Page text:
[0004] Similarly, cleaning wipes have also been fabricated by various embossing processes. Again, these processes impart a three-dimensionality that can be reduced, if not removed, from the surface topography of the wipe when subjected to distention and pressure forces encountered during use.

[0005] A need exists for a nonwoven fabric cleaning and/or cleansing product, which exhibit durable three-dimensionality under conventional wiping conditions.

SUMMARY OF THE INVENTION

[0006] The present invention is directed a nonwoven fabric which is imparted with a durable three-dimensional image or pattern during the fabrication stage. The three-dimensional image or pattern imparted into the structure of the nonwoven fabric results in a lofty material with capturing recesses or “pockets” which act to entrap and retain body surface contaminants. The three-dimensional image or pattern also results in a number of fibrous ends and loops which extend beyond the surface of the recesses or “pockets”, which in turn, improve the nonwoven fabrics ability to effectively collect low viscosity contaminants from the surface of the skin to be cleaned. Further, the recesses and the extended fibrous surface act in conjunction to effectively remove skin contaminants, such as dirt or variable-viscosity human exudates, from the skin surface without the need for repeated wiping, and the irritation caused thereby.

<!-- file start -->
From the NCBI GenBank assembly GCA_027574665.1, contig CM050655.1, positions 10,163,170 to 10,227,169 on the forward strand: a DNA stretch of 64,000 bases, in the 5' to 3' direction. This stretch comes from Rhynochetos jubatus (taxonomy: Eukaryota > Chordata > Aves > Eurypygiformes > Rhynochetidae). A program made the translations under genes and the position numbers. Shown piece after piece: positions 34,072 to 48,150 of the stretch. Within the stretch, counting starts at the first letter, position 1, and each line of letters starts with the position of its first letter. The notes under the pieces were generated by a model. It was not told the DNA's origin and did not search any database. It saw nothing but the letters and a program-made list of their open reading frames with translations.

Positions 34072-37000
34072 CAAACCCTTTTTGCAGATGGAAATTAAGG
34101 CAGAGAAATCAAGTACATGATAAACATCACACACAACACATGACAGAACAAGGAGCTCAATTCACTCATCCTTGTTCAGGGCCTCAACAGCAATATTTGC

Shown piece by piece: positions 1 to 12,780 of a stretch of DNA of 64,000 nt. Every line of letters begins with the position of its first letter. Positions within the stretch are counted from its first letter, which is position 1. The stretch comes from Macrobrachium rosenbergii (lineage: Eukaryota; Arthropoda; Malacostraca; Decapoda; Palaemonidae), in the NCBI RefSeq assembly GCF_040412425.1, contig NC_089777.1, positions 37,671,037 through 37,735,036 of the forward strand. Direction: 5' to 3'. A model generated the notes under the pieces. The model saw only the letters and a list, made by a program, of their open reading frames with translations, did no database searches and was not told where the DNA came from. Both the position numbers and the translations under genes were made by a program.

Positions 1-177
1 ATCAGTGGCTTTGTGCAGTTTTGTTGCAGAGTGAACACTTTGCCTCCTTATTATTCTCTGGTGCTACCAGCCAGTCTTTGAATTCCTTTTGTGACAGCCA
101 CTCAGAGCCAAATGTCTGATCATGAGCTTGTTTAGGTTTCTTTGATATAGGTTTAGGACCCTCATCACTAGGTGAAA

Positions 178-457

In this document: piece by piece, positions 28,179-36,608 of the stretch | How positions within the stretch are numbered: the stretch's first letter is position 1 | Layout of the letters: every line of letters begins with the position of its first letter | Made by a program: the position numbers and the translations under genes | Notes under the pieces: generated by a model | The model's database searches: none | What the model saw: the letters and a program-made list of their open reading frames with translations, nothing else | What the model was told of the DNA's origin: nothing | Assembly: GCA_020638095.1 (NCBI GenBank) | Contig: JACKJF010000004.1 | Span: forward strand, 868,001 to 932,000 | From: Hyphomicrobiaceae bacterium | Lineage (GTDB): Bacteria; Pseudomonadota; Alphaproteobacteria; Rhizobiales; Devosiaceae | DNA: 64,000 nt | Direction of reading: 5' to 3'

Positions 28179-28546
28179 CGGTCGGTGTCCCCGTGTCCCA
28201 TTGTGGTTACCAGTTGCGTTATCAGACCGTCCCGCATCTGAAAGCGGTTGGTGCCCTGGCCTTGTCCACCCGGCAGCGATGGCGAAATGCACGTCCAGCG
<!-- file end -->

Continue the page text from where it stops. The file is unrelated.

[0007] In accordance with the present invention, a method of making the nonwoven fabric embodying the present invention includes the steps of providing a precursor web comprising a fibrous matrix, said fibrous matrix including finite staple length fibers, continuous filaments, and the blends thereof. In a particularly preferred form, the fibrous matrix is composed of a blend of staple fibers, which are carded and cross-lapped to form a precursor web. It is also preferred that the precursor web be subjected to pre-entangling on a foraminous forming surface prior to imaging and patterning.